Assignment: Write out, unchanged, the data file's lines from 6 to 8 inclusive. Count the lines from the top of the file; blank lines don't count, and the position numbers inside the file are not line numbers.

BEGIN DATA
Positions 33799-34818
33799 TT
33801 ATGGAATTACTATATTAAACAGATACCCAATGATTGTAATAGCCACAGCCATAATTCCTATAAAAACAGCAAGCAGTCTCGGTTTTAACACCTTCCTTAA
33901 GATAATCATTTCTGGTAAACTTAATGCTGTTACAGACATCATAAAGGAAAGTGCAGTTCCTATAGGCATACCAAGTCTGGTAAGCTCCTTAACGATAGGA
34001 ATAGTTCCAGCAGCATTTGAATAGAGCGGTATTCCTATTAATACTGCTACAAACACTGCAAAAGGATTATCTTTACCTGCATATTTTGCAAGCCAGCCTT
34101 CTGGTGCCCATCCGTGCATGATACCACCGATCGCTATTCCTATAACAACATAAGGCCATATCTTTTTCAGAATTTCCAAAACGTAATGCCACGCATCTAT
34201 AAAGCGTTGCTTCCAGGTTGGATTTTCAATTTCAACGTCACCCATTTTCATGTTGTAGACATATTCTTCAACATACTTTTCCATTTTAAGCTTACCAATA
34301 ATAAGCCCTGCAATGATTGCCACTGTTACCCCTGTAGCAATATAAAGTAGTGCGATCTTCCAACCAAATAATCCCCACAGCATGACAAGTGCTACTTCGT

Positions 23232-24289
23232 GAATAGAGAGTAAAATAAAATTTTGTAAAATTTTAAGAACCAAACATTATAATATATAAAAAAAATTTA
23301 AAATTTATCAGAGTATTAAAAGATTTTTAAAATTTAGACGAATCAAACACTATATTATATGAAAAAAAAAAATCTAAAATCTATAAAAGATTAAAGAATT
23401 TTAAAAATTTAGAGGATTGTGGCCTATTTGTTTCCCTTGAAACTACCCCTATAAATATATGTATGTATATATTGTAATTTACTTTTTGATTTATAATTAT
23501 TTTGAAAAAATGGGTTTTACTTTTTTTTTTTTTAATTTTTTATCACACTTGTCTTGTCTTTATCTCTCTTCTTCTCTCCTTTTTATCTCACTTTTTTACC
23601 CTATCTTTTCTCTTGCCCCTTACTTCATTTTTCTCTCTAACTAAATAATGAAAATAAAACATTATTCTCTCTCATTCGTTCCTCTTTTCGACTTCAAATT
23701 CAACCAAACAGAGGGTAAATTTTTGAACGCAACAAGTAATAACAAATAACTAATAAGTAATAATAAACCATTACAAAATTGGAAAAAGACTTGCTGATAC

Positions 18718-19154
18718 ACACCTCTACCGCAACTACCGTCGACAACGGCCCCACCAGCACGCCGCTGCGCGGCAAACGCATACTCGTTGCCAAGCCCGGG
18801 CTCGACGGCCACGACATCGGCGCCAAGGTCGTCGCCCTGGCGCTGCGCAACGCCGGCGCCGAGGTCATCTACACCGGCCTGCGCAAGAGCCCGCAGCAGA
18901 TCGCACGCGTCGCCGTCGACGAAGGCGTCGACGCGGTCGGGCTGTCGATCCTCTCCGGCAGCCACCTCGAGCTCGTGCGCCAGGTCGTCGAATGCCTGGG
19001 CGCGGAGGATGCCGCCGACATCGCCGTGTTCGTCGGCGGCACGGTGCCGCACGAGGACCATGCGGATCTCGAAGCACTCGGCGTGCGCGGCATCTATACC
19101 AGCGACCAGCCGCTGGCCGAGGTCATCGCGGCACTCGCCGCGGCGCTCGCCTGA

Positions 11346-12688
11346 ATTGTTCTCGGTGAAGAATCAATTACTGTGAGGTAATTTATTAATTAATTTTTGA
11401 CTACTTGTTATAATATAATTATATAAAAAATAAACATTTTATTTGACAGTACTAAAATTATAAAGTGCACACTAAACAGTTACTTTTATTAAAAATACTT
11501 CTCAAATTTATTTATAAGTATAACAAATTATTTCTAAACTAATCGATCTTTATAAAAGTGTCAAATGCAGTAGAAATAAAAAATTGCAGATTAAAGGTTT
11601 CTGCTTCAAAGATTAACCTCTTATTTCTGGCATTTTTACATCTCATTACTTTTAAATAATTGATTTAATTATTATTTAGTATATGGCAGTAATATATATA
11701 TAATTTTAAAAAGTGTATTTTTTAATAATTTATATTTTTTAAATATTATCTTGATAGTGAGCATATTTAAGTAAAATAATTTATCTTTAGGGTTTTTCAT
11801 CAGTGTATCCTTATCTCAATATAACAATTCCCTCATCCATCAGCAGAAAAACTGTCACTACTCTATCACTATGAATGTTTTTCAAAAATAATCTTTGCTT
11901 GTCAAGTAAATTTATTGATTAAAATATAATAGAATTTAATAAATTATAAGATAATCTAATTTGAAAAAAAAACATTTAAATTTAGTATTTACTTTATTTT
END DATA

34101 CTGGTGCCCATCCGTGCATGATACCACCGATCGCTATTCCTATAACAACATAAGGCCATATCTTTTTCAGAATTTCCAAAACGTAATGCCACGCATCTAT
34201 AAAGCGTTGCTTCCAGGTTGGATTTTCAATTTCAACGTCACCCATTTTCATGTTGTAGACATATTCTTCAACATACTTTTCCATTTTAAGCTTACCAATA
34301 ATAAGCCCTGCAATGATTGCCACTGTTACCCCTGTAGCAATATAAAGTAGTGCGATCTTCCAACCAAATAATCCCCACAGCATGACAAGTGCTACTTCGT